In 2022 we celebrated a big win for ocean conservation, with the expansion of the Galapagos Marine Reserve – based on years of research and fieldwork funded by GCT and others – increasing the protection of Ecuador’s waters from 15% to 18.9%. However, endangered marine species in Galapagos continue to face threats throughout their lives.
Within the Marine Reserve, mangroves that provide vital nursery sites for endangered baby sharks and rays are threatened by pollution. Beyond the protection of the Marine Reserve, migratory species such as whale sharks and scalloped hammerheads are deliberately targetted for their fins or caught as ‘bycatch’ by industrial fishing fleets, which operate with impunity on the high seas. And across the Galapagos Archipelago, a growing tide of plastic pollution is ensnaring wildlife and entering the food chain, affecting iconic marine species such as waved albatrosses, flightless cormorants and marine iguanas.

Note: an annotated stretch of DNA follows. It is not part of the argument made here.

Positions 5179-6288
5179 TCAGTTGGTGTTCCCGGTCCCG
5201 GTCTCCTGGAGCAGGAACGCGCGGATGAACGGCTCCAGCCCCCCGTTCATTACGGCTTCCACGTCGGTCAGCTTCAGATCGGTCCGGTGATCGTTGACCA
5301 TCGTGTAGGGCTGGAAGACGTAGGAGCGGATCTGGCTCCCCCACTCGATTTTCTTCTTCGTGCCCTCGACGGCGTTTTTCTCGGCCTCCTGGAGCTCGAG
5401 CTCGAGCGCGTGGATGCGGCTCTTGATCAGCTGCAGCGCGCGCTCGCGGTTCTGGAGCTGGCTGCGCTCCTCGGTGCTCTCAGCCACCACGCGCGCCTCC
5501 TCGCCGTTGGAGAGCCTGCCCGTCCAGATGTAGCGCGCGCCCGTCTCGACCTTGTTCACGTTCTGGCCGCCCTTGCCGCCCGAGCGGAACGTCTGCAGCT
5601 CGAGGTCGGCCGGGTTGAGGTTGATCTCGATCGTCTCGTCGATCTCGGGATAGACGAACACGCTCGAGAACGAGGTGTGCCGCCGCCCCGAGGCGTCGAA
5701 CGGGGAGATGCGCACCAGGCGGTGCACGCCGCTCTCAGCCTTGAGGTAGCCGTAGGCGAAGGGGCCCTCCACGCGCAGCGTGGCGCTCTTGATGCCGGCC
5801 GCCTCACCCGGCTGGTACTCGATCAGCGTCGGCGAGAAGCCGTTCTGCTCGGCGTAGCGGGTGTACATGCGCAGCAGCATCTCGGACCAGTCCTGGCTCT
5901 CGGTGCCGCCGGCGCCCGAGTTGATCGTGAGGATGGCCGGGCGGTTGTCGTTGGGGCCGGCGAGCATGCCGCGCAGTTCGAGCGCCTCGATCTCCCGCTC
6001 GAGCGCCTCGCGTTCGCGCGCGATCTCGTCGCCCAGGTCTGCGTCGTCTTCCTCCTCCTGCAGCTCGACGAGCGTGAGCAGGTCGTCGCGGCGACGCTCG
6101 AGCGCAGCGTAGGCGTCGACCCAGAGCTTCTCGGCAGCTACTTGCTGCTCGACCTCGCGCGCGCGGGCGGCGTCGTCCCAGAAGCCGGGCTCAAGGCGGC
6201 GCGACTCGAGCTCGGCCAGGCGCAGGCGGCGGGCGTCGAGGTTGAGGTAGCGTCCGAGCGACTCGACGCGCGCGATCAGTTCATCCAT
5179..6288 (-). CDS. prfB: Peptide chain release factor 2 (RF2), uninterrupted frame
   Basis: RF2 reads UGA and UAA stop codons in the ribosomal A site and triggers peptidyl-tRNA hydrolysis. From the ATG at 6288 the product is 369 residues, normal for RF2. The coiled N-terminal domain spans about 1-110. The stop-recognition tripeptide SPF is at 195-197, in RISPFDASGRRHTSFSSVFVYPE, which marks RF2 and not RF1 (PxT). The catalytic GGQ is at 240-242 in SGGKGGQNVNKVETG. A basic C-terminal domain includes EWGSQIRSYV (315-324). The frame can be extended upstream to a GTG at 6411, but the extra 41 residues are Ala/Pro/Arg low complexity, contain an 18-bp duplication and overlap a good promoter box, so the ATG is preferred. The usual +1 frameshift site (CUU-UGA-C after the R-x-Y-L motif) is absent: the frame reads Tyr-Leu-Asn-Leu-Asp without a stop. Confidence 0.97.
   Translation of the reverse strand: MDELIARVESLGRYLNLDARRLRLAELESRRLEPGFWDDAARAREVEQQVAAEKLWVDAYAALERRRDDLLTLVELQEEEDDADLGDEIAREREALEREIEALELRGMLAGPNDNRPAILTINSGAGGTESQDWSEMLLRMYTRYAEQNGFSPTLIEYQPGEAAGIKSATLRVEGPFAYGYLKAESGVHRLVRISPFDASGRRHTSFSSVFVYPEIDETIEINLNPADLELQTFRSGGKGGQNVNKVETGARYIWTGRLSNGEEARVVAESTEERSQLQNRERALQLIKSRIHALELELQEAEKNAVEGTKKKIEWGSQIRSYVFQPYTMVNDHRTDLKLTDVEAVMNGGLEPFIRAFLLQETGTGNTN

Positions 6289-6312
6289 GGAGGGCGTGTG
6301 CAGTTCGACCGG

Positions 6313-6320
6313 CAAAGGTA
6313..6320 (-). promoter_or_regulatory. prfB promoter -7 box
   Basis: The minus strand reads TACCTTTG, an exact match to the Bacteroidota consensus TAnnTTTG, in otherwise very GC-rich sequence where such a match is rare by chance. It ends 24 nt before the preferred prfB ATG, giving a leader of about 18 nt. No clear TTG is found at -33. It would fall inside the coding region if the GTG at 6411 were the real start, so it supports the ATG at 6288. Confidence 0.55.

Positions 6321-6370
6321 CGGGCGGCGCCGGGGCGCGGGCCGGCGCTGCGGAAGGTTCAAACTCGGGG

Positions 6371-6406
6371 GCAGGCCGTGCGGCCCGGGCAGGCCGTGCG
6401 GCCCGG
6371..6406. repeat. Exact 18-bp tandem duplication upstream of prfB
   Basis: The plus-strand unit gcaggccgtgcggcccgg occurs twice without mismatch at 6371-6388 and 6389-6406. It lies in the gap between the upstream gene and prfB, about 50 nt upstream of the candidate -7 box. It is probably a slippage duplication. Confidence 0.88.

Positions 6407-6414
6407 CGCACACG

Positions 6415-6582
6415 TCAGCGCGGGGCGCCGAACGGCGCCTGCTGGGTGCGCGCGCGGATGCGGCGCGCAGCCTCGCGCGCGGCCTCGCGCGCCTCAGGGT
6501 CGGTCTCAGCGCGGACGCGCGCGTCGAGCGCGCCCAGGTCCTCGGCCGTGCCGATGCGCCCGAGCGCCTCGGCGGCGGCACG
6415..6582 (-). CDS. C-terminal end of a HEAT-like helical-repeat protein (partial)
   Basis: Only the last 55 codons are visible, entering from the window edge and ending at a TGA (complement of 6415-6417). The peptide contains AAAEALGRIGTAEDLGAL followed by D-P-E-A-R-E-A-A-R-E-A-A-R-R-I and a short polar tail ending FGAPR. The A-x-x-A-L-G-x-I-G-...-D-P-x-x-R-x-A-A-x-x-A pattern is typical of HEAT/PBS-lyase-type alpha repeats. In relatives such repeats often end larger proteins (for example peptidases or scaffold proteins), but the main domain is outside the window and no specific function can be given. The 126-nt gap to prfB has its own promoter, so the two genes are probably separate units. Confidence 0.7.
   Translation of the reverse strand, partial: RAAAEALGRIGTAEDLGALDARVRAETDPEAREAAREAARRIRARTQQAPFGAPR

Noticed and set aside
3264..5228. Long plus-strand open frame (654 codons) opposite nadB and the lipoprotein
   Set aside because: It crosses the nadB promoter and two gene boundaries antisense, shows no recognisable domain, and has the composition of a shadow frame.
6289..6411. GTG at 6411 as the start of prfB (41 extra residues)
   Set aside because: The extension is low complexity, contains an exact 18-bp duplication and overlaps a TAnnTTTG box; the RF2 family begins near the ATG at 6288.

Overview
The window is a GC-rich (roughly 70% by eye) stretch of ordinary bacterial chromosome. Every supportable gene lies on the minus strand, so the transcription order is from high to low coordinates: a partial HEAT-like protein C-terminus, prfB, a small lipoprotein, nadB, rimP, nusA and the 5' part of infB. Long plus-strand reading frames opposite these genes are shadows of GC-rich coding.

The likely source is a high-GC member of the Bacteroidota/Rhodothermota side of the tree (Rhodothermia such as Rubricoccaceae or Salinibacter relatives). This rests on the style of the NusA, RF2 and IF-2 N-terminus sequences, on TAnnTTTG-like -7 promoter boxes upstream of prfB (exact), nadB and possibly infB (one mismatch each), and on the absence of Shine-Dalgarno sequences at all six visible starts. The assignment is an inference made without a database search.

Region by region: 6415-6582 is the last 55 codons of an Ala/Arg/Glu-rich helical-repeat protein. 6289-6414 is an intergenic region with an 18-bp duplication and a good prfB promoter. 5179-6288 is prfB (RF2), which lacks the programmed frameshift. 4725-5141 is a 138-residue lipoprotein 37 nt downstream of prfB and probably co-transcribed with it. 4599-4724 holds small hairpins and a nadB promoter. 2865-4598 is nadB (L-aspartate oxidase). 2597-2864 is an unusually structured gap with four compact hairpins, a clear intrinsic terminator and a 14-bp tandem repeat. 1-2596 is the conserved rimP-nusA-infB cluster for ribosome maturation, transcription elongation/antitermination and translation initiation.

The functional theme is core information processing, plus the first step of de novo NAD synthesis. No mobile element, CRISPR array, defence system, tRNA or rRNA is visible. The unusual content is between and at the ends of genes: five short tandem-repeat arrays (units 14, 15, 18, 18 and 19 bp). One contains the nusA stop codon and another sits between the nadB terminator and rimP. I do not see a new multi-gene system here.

In our spring webinar we discussed these threats to marine life in Galapagos, showing how research supported by GCT is deepening our understanding of the connections between the Galapagos Marine Reserve and the wider Eastern Tropical Pacific. We looked at how tagging and tracking whale sharks has helped to map out new marine protected areas, as well as providing disturbing evidence of the impact of industrial fishing on these gentle giants. We also presented some of the findings from the last five years of plastic pollution research in Galapagos and the Eastern Tropical Pacific, identifying the sources and devastating effects of plastic waste in Galapagos, and highlighting some of the potential solutions to tackling this pervasive problem.
Watch the recording:
Project Founder & Director, Galapagos Whale Shark Project
Investigator / Data Analyst, Galapagos Whale Shark Project
Dr Jen Jones
Interim CEO & Head of Programmes, Galapagos Conservation Trust
PPSS Project Manager, Galapagos Conservation Trust